Phi Beta Kappa, the nation’s oldest and most prestigious academic honor society, was founded on December 5, 1776, by five students at the College of William & Mary in Williamsburg, Virginia. It was the first society to have a Greek-letter name and it introduced the essential characteristics of such societies: an oath of secrecy (discarded in 1831), a badge, mottoes in Greek and Latin, a code of laws, an elaborate form of initiation, a seal, and a special handclasp. The organization was created as a secret society so that its founders would have the freedom to discuss any topic they chose. Freedom of inquiry and expression has been a hallmark of Phi Beta Kappa ever since.
Although the original society at William & Mary lasted only four years, ending when the approach of the British army forced the college to close, Phi Beta Kappa had already admitted fifty members, held seventy-seven meetings — mostly literary exercises and debates — and granted charters for new chapters at Yale and Harvard. By 1830, four additional chapters existed, all located in New England. By 1883, twenty-five chapters had been chartered and the United Chapters of Phi Beta Kappa was founded (now called the Phi Beta Kappa Society). The first women members were admitted in 1875 and the first African American in 1874. The first chapters at historically black institutions were established at Howard University and Fisk University, both in 1953.
The first chapter for the University of California was established at Berkeley in 1898, followed by UCLA in 1930. UCI’s charter was granted in 1974. Currently there are 280 chapters of Phi Beta Kappa with over 600,000 living members. Every three years the Society’s governing body considers applications from institutions desiring to establish chapters. At the 2009 Triennial Council, three new charters were awarded.
The Phi Beta Kappa key, the Society’s official insignia and emblem of membership, is one of the nation’s most distinctive symbols. The original key adopted at the first meeting of the Society was a square silver medal, engraved on one side with the letters SP, the initials of the Latin words Societas Philosophiae (“Philosophical Society”), and on the other side with PBK, the initials of the Greek motto, transliterated in the Latin alphabet as Philosophia Biou Kybernetes (“Love of learning is the guide of life”). A pointing finger and three stars symbolized the ambition of the young scholars and the three distinguishing principles of their Society — friendship, morality, and learning. Later a stem was added to the medal, converting it into a watch key.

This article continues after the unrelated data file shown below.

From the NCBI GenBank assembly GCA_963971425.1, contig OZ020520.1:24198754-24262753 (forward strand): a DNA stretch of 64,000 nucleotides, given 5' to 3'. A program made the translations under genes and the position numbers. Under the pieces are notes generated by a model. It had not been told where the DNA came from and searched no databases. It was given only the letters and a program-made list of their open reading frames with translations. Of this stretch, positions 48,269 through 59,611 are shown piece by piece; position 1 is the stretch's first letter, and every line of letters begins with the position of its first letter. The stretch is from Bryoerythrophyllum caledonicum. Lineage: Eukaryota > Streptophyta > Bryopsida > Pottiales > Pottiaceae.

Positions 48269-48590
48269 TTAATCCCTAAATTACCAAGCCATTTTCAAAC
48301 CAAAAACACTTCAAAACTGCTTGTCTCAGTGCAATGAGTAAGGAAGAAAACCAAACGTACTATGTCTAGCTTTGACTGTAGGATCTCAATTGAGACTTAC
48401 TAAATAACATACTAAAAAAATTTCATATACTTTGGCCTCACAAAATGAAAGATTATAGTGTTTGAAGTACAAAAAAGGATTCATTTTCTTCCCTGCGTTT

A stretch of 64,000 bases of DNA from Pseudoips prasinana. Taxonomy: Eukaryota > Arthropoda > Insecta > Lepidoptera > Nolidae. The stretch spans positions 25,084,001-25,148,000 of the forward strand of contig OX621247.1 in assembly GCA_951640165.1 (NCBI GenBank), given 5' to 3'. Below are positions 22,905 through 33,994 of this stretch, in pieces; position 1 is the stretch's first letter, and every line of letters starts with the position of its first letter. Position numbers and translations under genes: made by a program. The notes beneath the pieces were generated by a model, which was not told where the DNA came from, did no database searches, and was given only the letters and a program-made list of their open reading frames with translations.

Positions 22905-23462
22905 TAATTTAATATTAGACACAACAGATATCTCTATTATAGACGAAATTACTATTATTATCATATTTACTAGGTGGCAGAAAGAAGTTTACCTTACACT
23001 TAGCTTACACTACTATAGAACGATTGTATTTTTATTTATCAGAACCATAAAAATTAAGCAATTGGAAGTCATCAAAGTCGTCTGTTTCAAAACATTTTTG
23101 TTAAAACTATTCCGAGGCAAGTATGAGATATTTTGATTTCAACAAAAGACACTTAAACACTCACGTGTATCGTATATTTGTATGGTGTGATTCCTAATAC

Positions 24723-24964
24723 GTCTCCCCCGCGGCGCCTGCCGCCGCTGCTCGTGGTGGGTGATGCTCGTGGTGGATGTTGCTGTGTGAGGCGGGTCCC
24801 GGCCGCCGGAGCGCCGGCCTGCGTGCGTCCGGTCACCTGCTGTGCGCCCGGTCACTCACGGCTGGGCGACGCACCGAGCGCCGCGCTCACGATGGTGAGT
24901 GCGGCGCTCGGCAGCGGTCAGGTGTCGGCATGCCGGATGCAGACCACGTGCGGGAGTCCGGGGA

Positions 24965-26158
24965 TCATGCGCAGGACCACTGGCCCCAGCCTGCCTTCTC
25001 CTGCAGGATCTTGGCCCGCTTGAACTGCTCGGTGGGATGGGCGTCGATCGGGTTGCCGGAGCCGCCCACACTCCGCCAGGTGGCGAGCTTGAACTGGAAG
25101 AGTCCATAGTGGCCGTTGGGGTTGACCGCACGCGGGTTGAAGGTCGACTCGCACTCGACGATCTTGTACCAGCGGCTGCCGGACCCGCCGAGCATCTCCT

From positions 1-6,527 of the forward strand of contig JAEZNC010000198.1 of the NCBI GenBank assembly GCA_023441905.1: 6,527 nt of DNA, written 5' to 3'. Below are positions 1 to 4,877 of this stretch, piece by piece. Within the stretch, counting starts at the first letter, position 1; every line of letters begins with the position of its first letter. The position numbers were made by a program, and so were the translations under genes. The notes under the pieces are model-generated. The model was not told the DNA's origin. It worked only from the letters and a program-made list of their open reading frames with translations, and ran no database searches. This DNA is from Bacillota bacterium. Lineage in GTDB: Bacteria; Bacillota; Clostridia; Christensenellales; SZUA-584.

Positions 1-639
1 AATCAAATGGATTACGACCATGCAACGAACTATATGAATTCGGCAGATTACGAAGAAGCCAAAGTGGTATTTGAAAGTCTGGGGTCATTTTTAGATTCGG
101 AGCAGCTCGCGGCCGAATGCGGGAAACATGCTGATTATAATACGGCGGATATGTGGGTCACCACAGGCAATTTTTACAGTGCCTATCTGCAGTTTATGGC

Before the form of the key was standardized in 1917, there were many variations in the keys of different chapters. The contemporary gold key incorporates all of the symbols on the original eighteenth-century medal as well as the December 5, 1776, founding date. The recipient’s name, the name of the chapter, and the year of election are engraved on each key.
Additional information regarding the History of Phi Beta Kappa may be found at the Phi Beta Kappa Society Website.
The first two centuries of Phi Beta Kappa’s existence are described by Richard N. Current in Phi Beta Kappa in American Life: The First Two Hundred Years (Oxford University Press, 1990).
Source: “A Capsule History,” from The Phi Beta Kappa Society Handbook for Members, 2006-09.